Michael Spencer points to a wave of people leaving the church as it falls behind the times. Just check out this passage:
The response of evangelicals to this new environment will be a revisiting of the same rhetoric and reactions we’ve seen since the beginnings of the current culture war in the 1980s. The difference will be that millions of evangelicals will quit: quit their churches, quit their adherence to evangelical distinctives and quit resisting the rising tide of the culture.
Many who will leave evangelicalism will leave for no religious affiliation at all. Others will leave for an atheistic or agnostic secularism, with a strong personal rejection of Christian belief and Christian influence. Many of our children and grandchildren are going to abandon ship, and many will do so saying “good riddance.”
When I read this passage, which mentions the wave of people leaving the church, particularly our children and grandchildren, I thought again of the people I’m witnessing who are speaking out, writing books, like Pure: Inside the Evangelical Movement That Shamed a Generation of Young Women and How I Broke Free by Linda Kay Klein. And Shameless: A Case for Not Feeling Bad About Feeling Good (About Sex) by Nadia Bolz-Weber, and the statistics regarding U.S. Support for Gay Marriage, which indicate a growing acceptance and support for LGBTQ+ rights.
In the ‘80s, American Evangelicals joined the culture wars, which was, according to Spencer, one of its biggest mistakes.
They are not only going to suffer in losing causes, they will be blamed as the primary movers of those causes. Evangelicals will become synonymous with those who oppose the direction of the culture in the next several decades. That opposition will be increasingly viewed as a threat, and there will be increasing pressure to consider evangelicals bad for America, bad for education, bad for children and bad for society.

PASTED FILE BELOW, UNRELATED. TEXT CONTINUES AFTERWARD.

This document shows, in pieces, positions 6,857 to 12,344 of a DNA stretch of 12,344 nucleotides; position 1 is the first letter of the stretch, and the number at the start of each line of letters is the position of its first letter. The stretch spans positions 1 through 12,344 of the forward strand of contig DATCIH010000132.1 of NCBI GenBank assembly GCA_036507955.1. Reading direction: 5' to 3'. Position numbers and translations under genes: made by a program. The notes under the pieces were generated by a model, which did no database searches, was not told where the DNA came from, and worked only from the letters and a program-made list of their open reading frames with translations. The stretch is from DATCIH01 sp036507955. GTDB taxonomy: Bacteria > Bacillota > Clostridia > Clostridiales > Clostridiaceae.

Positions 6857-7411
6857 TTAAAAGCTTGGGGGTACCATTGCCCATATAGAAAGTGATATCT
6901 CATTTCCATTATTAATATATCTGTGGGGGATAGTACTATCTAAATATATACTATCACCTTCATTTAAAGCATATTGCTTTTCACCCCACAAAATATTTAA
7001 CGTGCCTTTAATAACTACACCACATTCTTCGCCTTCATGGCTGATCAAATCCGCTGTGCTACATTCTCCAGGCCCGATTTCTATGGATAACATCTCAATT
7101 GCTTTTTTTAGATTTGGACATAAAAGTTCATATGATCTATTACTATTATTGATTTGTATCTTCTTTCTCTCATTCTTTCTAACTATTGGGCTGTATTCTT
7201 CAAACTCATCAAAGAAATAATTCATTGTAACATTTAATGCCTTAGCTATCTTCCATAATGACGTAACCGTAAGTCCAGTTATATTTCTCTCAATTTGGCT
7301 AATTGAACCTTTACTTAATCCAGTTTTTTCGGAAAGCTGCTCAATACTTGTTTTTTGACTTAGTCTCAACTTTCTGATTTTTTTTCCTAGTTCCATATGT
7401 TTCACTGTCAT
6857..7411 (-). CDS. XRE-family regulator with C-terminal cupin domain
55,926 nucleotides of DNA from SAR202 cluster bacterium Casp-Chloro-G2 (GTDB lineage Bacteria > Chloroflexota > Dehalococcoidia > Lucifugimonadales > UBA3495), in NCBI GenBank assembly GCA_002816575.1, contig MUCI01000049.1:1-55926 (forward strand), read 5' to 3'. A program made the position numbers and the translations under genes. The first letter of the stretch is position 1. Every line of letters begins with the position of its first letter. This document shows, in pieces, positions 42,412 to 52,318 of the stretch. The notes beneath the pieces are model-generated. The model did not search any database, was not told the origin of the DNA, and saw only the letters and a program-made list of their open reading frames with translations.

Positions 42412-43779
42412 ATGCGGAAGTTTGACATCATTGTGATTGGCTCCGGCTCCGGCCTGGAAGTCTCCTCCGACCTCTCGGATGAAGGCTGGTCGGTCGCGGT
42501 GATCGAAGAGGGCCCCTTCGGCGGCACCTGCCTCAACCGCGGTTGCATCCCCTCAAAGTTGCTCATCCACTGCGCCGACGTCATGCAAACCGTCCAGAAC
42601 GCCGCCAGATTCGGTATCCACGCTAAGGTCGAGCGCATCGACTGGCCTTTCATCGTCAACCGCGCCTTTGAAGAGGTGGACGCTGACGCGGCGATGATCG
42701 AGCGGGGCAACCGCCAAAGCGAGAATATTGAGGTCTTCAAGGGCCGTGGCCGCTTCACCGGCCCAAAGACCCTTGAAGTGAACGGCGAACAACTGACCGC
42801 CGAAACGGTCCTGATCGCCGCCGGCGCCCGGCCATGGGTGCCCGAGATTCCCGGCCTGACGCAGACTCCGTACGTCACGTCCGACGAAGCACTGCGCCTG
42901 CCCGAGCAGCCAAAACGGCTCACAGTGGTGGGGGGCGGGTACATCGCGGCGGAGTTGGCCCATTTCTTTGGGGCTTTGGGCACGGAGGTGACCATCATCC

Can I just say, Spencer, you’ve read my mind?!
Spencer also points to mega-churches which are consumer driven.
Let’s call American Evangelicalism the LuLaRoe of religion.
Here where I live, in North Carolina, there’s a megachurch called The Summit Church, whose pastor J.D. Greer currently sits as president of the Southern Baptist Convention. His church currently has 11 campuses, with thousands of weekly attenders, including many people I know.
What will become of The Summit Church and churches like it? Churches which have grown to extraordinary numbers with fast-growing enthusiasm, based around the face of one man?
I call fad on that B.S.
So, let’s raise our anti and ex-Evangelical voices. Let’s speak out about evangelicalism’s antiquated sexist ideas and its race problem. Let’s point out the idiocies of its treatment of science, its Noah’s Ark, its Hell, its fear and rejection of those outside its belief system.
However, let’s also remember, when we talk about it, that American Evangelicalism has already heard its death knell. Their voices are loud but increasingly few.
How can those of us who rage with the remnants of Evangelical hurt balance calling out injustice and moving into a new, post-Evangelical place?
There are many people, like progressive Christian writer Brian McLaren, who know much more theology than I and are exploring what it means to be a Christian in a post-Evangelical world. He says in his book Why Did Jesus, Moses, the Buddha, and Mohammed Cross the Road?: Christian Identity in a Multi-Faith World,
I have no doubt that Jesus would actually practice the neighborliness he preached rather than following our example of religious supremacy, hostility, fear, isolation, misinformation, exclusion, or demonization.
His ideas don’t help someone, however, who won’t touch Christianity, whether they have in the past or not.
My real suggestion, given what I’ve experienced and what I’ve witnessed, is — to use the Christianized phrase — to anchor in hope.
When you speak against fundamentalist, Evangelical Christianity, know that you’re speaking of something which is quickly being erased.
It changes the tone, doesn’t it?
It shifts the eyes forward.